Ever have one of those days where you just can't come up with a writing mini-lesson, or just don't have the time to put it together? Maybe it's near report card time, or you are pulled for a meeting and need to leave something easy for an Assistant. Or maybe you're going to be out and need something to leave for a substitute! This activity is one I always keep in my "sub tub"! Run off the letter and envelope back to back, and you'll have a letter on one side, and the other side can be folded into an envelope.
I like to start off by having each student fold and address an envelope to himself/ herself. We have the "Wee Deliver" program in my school, where children mail their letters in a "real" mailbox, and once a week, students work with a parent volunteer to process and deliver that mail. Everyone in the school has an "address" according to their classroom. (My street is "Broadway", as I'm a big musical theater fan!) Even if you don't have this program, you can assign a "class address" for each child, since using home addresses might not be recommended for privacy purposes.
For younger students, the envelopes can be pre-addressed. My second graders struggle to remember all the parts of an address, so I make several copies for each child and keep them for "those days". (Another advantage to this activity... it can be repeated over and over!)
Once the envelopes are addressed, the teacher collects them, and shuffles them. Then the children choose one of the envelopes (making sure they don't get their own) and write a letter to that person.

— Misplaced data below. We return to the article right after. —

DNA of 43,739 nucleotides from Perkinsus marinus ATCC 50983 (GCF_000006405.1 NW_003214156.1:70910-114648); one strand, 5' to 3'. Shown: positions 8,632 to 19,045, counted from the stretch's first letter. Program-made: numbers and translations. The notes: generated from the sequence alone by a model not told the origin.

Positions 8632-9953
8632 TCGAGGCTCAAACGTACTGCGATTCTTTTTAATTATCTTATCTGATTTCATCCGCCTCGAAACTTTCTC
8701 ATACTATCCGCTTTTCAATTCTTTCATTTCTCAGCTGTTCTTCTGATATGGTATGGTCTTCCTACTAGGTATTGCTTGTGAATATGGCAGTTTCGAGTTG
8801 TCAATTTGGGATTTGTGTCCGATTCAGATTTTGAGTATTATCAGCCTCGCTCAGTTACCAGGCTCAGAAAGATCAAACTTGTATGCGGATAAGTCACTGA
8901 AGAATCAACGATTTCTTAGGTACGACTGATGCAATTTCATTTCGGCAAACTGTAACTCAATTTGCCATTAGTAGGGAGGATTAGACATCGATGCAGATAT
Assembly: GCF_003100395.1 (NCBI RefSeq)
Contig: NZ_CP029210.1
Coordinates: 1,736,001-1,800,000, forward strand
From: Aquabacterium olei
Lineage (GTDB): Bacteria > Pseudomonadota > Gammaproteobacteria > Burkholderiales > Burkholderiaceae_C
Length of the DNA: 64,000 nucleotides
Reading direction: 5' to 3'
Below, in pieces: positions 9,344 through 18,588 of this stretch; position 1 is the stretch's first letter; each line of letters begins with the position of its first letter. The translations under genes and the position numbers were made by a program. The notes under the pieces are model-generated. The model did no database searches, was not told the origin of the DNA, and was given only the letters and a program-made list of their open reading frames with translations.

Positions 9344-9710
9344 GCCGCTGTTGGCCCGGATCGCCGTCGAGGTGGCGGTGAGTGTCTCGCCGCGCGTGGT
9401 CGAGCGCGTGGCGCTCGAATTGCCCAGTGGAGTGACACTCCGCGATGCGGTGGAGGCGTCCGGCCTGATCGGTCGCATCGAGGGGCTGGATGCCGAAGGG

With younger students, I spend some time making sure the children have ideas for letter writing. We brainstorm a list, which I keep in the view of the children. I'll spell key words for them, and make sure they have plenty of ideas.
If someone is absent, I'll have early finishers write to them, or even better, I write to them myself.
I find this activity to be rewarding for all involved: it's easy on the teacher's valuable planning time, the children enjoy interacting with each other, and it has "built in feedback"! When the children get the letters, they respond! If they enjoy the letter, that's feedback! If they have trouble reading the letter, that's feedback, too. Honestly, when the children have a captive audience of a classmate or friend, they tend to focus on writing so their audience will enjoy it!
Brain research tells us that authentic feedback is the best feedback of all. It also tells us that interaction with others and activities with true meaning are motivating to children. What's more motivating than
passing notes in class... writing letters to classmates?